I would have Henderson man up on his high school buddy Ellington. I don't think that there is a player on the Duke roster who can handle Hansbrough by himself. You just try to limit his shots (very difficult to do because Williams has his team work hard getting the ball inside).

gw67

Uncle Drew
02-01-2008, 02:05 PM
Duke has always employed switching on screens to keep man-to-man pressure on ball-handlers, but this season it's been used more extensively than I can recall in prior years. On almost every on-the-ball screen (and some off-the-ball screens), regardless of who the players involved are, Duke's defense switches. It's been a very successful strategy so far, and is partly responsible for the high number of takeaways for the Devils. But it has resulted in several situations where Singler/Thomas/McClure is guarding the point well above the top of the arc, and Paulus/Scheyer/Smith are left one-on-one with the opponent's big. The hard foul by Paulus on Costner in the first half came after a switch, and he had been iso'd against Costner a couple times before that as well.

My question is whether this tactic can be effective against UNC. The thought of Hansbrough posting up on Paulus is somewhat frightening, and could lead to either lots of layups/free throws for Hansbrough or open looks for other Tar Heels as the defense rotates to help. Similarly, letting Lawson loose to go one on one against Singler or King isn't a happy thought either.

Those who are more tactically inclined than I - what are your thoughts on the likely use and success of this strategy against Carolina? Given UNC's heavy preference to shooting 2s rather than 3s, do you think Duke will send the perimeter players under screens to stay with their man, rather than switch? On the whole, what's the best defensive strategy against a talented post and a point guard that doesn't turn the ball over (20:1 A/to ratio in the last 2 games)? Front the post and try to turn the back of the ball-handler? Spring traps out of screens? Double down on every entry pass? Matchup zone? Hard forearm to Hansbrough's nose? (kidding)

For what it's worth here is what I think the strategy should / will be for both teams. Which ever executes their plan best will win. Anyone who thinks UNC's defense is on par with Duke's defense in in need of a drug test. Not shot blocking big men defense, but on the ball pressure, clog the passing lanes defense. That being said Duke still has an obvious hole inside and UNC would be crazy not to try and exploit that.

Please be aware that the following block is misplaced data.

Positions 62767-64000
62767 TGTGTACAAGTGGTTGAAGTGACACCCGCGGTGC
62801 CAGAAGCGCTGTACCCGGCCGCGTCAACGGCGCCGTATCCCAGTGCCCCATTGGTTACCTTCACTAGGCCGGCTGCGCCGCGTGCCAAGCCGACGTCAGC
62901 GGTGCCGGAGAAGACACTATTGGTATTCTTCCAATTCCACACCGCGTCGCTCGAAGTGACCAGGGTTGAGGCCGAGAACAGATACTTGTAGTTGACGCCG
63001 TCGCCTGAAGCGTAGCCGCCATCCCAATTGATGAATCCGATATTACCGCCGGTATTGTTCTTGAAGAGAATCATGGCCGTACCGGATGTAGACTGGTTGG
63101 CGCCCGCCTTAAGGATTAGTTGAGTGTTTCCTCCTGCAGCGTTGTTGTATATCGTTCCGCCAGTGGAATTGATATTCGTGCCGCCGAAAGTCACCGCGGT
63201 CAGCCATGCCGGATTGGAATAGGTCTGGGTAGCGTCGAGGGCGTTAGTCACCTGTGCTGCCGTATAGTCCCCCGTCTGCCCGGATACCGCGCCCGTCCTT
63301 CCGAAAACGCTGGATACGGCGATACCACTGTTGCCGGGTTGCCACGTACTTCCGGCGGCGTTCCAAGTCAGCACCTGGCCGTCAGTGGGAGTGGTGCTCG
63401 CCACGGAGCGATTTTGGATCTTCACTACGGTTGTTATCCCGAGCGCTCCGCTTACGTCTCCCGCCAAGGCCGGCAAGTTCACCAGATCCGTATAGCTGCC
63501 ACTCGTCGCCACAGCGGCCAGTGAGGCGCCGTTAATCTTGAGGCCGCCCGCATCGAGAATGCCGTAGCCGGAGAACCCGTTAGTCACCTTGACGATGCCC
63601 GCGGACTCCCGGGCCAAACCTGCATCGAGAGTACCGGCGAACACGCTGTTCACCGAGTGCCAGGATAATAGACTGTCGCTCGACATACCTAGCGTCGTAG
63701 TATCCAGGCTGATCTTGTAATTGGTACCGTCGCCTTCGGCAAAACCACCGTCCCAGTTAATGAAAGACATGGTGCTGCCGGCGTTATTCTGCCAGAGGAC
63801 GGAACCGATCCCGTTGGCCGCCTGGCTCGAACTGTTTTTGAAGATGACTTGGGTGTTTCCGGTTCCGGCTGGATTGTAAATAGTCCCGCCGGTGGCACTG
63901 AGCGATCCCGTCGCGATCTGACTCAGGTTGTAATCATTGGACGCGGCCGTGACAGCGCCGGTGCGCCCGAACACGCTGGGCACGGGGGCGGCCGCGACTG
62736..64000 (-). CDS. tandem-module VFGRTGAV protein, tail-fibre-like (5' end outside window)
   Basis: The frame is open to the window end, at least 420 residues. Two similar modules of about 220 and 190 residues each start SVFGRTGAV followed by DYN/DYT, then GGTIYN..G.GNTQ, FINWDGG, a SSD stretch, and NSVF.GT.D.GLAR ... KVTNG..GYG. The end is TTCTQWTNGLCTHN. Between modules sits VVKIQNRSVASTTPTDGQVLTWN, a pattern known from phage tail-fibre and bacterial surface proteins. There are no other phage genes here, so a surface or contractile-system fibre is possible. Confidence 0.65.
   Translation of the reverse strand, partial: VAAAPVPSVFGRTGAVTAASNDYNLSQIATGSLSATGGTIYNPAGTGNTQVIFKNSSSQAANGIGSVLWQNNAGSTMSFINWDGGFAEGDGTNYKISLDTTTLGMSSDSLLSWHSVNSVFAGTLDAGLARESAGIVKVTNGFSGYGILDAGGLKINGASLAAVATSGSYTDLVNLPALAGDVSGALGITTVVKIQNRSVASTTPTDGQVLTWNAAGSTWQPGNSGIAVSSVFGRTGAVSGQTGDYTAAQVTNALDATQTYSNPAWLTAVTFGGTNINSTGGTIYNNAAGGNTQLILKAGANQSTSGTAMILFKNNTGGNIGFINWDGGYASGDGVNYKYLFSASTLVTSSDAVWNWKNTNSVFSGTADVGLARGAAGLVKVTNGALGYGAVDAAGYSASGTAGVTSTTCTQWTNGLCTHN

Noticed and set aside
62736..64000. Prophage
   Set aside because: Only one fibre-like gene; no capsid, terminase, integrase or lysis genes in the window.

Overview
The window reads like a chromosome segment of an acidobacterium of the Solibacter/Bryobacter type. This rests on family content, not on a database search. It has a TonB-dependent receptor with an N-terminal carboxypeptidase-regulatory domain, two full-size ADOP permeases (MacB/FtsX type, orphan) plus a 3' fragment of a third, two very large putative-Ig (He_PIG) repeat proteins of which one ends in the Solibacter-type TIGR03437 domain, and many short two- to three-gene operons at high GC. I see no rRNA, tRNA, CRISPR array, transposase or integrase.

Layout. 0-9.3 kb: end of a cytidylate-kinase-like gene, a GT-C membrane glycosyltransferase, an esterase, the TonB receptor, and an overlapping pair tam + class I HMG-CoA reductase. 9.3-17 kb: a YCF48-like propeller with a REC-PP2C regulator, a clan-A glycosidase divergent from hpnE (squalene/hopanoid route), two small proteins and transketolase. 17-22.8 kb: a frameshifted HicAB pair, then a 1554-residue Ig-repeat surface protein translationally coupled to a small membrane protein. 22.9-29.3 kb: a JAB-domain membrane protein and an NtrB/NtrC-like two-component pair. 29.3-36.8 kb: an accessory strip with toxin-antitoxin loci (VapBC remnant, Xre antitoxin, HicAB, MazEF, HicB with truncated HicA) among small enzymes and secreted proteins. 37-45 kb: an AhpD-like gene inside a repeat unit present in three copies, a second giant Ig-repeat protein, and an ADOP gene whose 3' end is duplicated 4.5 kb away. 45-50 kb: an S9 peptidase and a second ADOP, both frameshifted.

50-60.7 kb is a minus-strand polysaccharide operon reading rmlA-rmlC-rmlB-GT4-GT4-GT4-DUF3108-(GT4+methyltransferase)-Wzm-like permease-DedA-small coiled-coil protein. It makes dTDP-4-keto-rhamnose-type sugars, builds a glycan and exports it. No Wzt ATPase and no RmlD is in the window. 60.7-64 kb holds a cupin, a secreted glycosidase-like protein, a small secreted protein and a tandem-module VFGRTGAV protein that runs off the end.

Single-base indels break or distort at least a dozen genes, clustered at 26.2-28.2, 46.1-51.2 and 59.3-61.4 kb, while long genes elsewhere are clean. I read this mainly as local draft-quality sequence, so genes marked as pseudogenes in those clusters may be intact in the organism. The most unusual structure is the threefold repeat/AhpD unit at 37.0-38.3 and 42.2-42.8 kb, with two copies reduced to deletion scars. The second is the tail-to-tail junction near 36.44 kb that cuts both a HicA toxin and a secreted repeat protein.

1. Look for the Duke guards to do everything under God's green earth to keep the ball out of Lawsons hands if possible and hedge / help if he does get the ball into his hands. Staying in front of Lawson is probably a bigger key than putting a body on Psycho. He's not that tall so make him shoot over hands in his face and give the ball up if possible. (Just not for dunks!)

2. If Psycho doesn't touch the ball once each time down the court in the half court set, Roy Williams shoud be institionalized. That's not to say Psycho will score or take a shot every time he touches the ball. But we all know there will have to be some double down pressure and perhaps double team trapping. Psycho will get his points and he will draw fouls. Duke just can't let him run all over them; make him work for his points and try to spread the fouls out so nobody gets in deep foul trouble. (Yeah I know if it were that easy!)

3. UNC normally likes to take it to the other team, kind of like Duke does. But if UNC tries to run with Duke IMO they don't match up well with a good shooting, FAST Duke team. Their best option is to push it when the opportunity is there (Duke MUST get back on D!) and grind it out when there are ten guys on one side of the court.


A. Duke can shoot. This team has more shooters than an NRA rally. In the first half against NCSU they weren't hitting, but it seems when one get's hot (Greg for example) the rest get warmer. It's imperitive Duke hits a decent amount of 3's to offset the obvious points they will give up to Psycho. I'm not saying 75% or anything. But it would be great to see King, Nelson, Paulus or anyone else get on a hot streak. Because that leads to part B.

B. While it's imperitive to keep a player in front of Lawson on D, it's VERY important that Nelson, Smith and Henderson do their best to drive to the hole. If our guys can drive at least into the paint it's either going to be contact and a foul or a dish for an open chance at a 3. Duke has to be careful not to leave their feet to early. A couple of charges can really, really take them out of the game plan. Don't be surprised to see Duke switch into a zone every so often just to make UNC have to get used to it and them switch back to man. Like a chess match, keep the player reacting to you, not the other way around.